How to Recover from Bunion Surgery: 11 Tips That Will Help!

Eugene Pascarella
Dr. Eugene Pascarella, with a desire to help people, began Foot & Ankle Associates of Florida in July 1984.

Deciding to have surgery of any kind is a big decision and it can disrupt your life in both small and big ways. But even though bunion surgery falls in this category, this procedure is one the most common surgeries performed in podiatry today.

So even if the thought of “going under the knife” is intimidating, you can rest assured – it will definitely be worth it.

Once you’ve completed rehabilitation, you will have less pain while you do the things you love (some of which you may not have been able to do for a while). But to ensure that you successfully recover from your bunion surgery, it is vital that you stick to a good recovery plan.

Typically, it will take about 4-6 months to fully recover from a bunion surgery. Although, the length of recovery varies for everyone. And factors like your age, the severity of your bunion, and specifics of the surgery will play roles in determining the amount of time it takes for you to completely heal.

Of course, here at Foot & Ankle Associates of Florida, we strive to help you in every way possible – from your initial consultation to your very last day of recovery and beyond.

That is why we decided to make a list of important things to keep in mind when recovering from bunion surgery. Sure, we will give you plenty of instructions throughout the process, but it’s always good to reinforce this.

So if you have decided to finally get that painful bunion fixed, then keep reading our blog to find out how to successfully recover so you can get back to your regular routine as soon as possible.

How to recover from bunion surgery

11 Tips to Recover from Bunion Surgery

First and foremost, you should make sure to choose a podiatrist who is an expert specifically in bunion surgeries (since this is a procedure that is very complex in nature).

You should also keep in mind that bunion surgery may not be able to fully correct foot deformities, structure alignment, and function – though it can greatly improve them. In other words, it’s best to maintain realistic expectations.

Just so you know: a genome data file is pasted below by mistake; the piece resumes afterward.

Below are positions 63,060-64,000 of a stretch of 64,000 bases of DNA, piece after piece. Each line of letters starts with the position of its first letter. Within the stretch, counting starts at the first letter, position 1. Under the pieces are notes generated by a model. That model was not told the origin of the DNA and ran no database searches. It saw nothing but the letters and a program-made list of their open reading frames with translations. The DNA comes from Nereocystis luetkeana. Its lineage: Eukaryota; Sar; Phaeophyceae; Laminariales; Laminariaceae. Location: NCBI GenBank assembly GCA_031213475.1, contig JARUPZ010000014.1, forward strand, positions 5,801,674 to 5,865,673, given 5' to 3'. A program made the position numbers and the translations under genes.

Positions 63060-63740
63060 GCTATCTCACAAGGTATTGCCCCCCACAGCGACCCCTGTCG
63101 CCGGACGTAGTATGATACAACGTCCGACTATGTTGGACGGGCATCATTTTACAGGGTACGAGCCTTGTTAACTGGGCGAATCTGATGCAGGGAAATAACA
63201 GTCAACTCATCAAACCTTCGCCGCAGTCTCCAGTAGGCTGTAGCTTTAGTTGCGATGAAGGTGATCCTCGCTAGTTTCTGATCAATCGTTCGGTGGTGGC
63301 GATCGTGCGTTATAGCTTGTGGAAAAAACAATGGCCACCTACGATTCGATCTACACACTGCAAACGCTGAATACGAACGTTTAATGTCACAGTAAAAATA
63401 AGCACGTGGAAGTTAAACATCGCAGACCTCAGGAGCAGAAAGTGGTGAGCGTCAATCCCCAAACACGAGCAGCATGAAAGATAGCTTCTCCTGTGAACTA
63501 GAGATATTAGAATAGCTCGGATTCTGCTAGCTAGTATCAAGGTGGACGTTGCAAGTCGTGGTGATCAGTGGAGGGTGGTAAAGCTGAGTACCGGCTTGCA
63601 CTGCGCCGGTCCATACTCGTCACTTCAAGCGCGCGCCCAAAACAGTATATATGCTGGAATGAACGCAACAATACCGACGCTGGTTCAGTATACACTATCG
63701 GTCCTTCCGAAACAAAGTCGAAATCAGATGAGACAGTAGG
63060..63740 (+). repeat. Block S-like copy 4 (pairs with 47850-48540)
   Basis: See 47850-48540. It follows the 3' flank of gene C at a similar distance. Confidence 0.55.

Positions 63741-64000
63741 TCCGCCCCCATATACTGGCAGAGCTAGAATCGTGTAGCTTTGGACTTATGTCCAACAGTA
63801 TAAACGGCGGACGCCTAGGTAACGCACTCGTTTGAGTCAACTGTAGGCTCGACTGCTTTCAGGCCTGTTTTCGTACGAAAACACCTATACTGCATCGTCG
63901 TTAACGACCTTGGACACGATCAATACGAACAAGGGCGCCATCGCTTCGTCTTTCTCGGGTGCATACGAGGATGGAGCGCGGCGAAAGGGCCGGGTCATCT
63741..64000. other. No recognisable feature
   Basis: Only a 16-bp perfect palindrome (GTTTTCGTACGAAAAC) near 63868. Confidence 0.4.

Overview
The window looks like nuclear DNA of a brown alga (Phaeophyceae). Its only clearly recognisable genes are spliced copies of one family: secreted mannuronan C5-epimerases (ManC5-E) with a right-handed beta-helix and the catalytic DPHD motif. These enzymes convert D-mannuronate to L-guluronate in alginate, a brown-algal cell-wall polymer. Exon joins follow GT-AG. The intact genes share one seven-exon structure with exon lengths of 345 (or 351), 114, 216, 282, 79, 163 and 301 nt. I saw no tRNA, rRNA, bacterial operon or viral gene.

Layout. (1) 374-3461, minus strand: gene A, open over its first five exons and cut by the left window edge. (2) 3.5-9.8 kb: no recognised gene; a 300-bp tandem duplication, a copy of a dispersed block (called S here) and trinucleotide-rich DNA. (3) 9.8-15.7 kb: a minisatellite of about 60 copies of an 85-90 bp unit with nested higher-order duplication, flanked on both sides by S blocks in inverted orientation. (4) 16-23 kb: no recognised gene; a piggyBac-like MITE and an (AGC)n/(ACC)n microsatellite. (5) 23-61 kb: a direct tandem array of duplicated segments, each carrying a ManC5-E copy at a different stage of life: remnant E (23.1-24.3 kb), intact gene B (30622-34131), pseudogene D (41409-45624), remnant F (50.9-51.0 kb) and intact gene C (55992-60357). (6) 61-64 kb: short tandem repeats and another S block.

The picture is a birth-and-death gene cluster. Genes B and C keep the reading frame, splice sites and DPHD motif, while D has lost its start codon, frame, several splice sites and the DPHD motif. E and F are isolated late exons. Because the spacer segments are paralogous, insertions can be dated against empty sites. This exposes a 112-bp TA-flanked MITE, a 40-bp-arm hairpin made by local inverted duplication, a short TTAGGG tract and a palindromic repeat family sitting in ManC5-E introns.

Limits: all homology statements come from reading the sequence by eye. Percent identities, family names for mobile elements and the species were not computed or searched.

The reality is that taking time to actually go through the procedure is the easiest part of having bunion surgery.

You most likely already know that you have to keep your bandages dry, clean and elevated, apply ice regularly and take prescription medications as directed, but there are other things you can do to make your recovery time more comfortable as well.

After all, if you are going to be confined to your bed or needing to use crutches everywhere you go, not only is your foot sidelined for a while – so are your hands!

With that in mind, we have some great tips for you to consider for before and after your bunion surgery:

  1. Prepare for coming home. Once you get back home, you will likely still feel woozy from the anesthesia, so make sure you prepare ahead of time a comfortable place to rest as soon as you return from surgery. Whether you are planning on taking a nap on the couch or lying in bed, have the necessary pillows handy to elevate your foot.
  2. Prepare for the crutches. We may recommend that you use crutches for some time after surgery so that you can avoid putting any weight on your foot. You should prepare your house ahead of time – clear wide pathways and remove any potential trip hazards, like unstable rugs, kids’ toys, etc.
  3. Prepare for future showers. When it comes time to shower, we may not want you to get your foot wet. You should keep in mind that avoiding putting weight on your affected foot also includes while you are in the shower. Using a shower chair or a handheld shower head can make this process much quicker and easier.
  4. Keep things within reach. Before you go in for surgery, you should determine where you usually spend most of your time and make sure everything is within reach – it is not fun when you finally get comfortable on the couch and realize the remote is on the other side of the room.